uploads///Petroleum Capex

BHP’s US Onshore Takes Another Hit—Is There More to Come?


Jan. 25 2016, Updated 10:07 a.m. ET

Onshore US asset review

BHP Billiton (BHP) (BBL) did a review of its US Onshore assets on January 15, 2016. A biannual review is done for the company’s asset values. In this article, we’ll see how the asset values for BHP’s petroleum division may have changed after this review.

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Substantial impairment charge

BHP announced an impairment charge of $4.9 billion post-tax on its US Onshore business. After this, the carrying value of the business will be ~$16 billion. In Is the Case for a Dividend Cut Crystallizing at BHP Billiton? we addressed how BHP’s petroleum division could report more impairments.

The company mentioned that the impairment was due to weaker oil (USO) and gas prices and an increased discount rate. The increase in discount rate is mainly due to increased volatility. However, BHP maintained that the impairment is due to a fall in prices, and it remains confident about the long-term outlook and the quality of the acreage.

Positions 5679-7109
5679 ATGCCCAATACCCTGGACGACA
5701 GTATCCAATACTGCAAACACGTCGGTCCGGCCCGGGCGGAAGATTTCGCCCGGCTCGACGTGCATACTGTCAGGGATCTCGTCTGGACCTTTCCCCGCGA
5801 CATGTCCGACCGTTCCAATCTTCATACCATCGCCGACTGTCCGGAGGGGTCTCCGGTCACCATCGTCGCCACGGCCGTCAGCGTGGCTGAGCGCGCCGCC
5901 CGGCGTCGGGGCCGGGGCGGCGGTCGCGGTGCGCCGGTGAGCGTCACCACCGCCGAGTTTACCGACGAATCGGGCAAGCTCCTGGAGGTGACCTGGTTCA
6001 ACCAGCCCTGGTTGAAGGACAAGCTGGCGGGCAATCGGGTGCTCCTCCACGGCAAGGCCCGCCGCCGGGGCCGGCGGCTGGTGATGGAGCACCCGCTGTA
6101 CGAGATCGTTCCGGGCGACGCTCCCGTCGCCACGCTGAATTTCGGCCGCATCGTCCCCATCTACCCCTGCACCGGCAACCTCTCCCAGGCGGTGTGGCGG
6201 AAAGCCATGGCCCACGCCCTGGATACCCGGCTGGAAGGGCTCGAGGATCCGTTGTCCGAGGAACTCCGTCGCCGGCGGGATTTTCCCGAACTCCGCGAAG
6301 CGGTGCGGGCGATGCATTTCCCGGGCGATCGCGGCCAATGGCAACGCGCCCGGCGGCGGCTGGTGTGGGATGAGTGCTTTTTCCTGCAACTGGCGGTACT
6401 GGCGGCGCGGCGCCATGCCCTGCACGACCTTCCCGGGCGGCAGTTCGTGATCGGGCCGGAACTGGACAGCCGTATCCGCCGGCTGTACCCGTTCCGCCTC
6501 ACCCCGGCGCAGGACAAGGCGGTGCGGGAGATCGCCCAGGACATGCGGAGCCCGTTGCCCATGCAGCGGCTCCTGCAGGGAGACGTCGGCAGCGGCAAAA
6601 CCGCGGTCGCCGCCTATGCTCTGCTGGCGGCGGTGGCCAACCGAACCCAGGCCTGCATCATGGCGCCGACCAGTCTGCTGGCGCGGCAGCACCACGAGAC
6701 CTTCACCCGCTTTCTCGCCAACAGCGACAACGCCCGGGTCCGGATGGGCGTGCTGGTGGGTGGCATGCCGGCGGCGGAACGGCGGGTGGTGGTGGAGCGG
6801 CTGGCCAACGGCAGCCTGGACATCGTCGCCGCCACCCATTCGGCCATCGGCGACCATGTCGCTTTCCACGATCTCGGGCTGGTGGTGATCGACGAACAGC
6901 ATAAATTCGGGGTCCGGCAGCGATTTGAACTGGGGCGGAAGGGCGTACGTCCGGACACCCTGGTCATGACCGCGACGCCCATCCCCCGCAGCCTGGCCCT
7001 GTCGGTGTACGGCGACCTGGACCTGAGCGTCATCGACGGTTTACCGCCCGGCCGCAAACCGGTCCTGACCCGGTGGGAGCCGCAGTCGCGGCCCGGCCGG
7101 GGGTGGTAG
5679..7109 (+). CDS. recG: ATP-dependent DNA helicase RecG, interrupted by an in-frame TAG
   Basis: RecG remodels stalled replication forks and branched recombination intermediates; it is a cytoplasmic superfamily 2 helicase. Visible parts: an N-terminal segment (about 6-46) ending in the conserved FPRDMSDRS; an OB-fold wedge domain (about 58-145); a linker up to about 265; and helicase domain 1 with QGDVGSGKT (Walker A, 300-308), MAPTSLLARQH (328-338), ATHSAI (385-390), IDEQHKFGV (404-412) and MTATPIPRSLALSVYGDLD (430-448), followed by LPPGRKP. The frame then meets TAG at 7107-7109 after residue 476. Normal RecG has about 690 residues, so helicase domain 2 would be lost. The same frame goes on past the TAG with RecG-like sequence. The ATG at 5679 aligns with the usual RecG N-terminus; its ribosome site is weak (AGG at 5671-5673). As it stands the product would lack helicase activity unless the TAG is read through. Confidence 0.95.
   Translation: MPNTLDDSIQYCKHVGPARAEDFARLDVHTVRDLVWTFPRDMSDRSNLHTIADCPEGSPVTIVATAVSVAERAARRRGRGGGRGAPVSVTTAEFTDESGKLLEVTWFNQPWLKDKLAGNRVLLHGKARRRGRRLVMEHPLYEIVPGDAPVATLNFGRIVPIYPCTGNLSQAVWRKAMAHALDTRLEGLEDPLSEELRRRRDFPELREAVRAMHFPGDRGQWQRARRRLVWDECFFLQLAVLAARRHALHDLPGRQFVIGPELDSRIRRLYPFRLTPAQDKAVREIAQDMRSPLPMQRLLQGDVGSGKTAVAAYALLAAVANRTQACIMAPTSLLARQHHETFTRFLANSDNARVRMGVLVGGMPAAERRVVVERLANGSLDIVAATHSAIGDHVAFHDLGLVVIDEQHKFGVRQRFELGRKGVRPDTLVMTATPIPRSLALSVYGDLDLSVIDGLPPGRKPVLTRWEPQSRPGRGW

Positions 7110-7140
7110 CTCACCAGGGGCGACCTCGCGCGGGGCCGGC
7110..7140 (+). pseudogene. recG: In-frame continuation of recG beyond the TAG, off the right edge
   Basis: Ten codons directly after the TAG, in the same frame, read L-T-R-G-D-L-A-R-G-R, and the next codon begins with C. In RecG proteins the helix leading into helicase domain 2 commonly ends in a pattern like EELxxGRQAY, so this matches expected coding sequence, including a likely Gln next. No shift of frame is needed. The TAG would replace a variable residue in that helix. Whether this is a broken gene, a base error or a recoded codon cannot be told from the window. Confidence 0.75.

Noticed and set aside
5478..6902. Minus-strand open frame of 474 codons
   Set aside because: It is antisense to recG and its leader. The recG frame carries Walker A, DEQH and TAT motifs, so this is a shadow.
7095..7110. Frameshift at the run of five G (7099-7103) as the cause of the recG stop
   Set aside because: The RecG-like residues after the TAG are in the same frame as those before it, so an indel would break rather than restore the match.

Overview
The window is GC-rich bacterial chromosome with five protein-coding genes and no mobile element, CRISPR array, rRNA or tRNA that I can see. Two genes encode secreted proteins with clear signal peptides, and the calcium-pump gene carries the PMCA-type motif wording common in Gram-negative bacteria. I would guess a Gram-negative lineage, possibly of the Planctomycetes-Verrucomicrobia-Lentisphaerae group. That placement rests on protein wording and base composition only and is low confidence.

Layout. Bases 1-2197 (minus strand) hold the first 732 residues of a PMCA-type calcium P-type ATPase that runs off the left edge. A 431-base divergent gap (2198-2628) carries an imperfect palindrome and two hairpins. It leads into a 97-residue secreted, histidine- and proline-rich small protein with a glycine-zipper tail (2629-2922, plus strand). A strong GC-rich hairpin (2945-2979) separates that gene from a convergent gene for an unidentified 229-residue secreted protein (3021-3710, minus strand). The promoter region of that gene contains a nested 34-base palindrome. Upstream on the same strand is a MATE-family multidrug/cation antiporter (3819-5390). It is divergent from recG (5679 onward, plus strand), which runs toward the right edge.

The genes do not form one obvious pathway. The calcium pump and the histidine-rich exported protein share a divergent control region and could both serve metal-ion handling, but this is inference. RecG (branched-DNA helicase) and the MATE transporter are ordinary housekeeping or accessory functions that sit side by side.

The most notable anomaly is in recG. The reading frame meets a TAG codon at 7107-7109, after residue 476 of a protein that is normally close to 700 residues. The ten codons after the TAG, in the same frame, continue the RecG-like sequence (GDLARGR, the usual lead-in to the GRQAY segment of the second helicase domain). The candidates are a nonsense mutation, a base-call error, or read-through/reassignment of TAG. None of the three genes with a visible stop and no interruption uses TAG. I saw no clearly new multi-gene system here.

Capex revised down

The company also revised its capital expenditure (or capex) plans in shale as expected. It brought down its number of drill rigs from seven to five (from 26 one year ago) for the end of March 2016. Even beyond this, the company’s investment and development plans are under review, with a focus on preserving cash flow. The lower rig count will impact production negatively.

Oil price outlook

While BHP expects a medium-term recovery in oil and US gas prices, it believes near-term volatility will continue. Under current spot prices, BHP is expected to continue to struggle to bring this division into the positive cash flow zone. If the current oil and gas price scenario persists, BHP may be forced to book even more impairments and lower rig counts further.

US-based (SPY) energy companies such as ConocoPhillips (COP), ExxonMobil (XOM), Chevron (CVX), and Pioneer Natural Resources (PXD) are also being impacted due to the oversupply and weaker demand scenario.

But the question remains: Given these declines, will BHP have to borrow in order to maintain its progressive dividend policy?

Continue to the next and final part of this series to find out.


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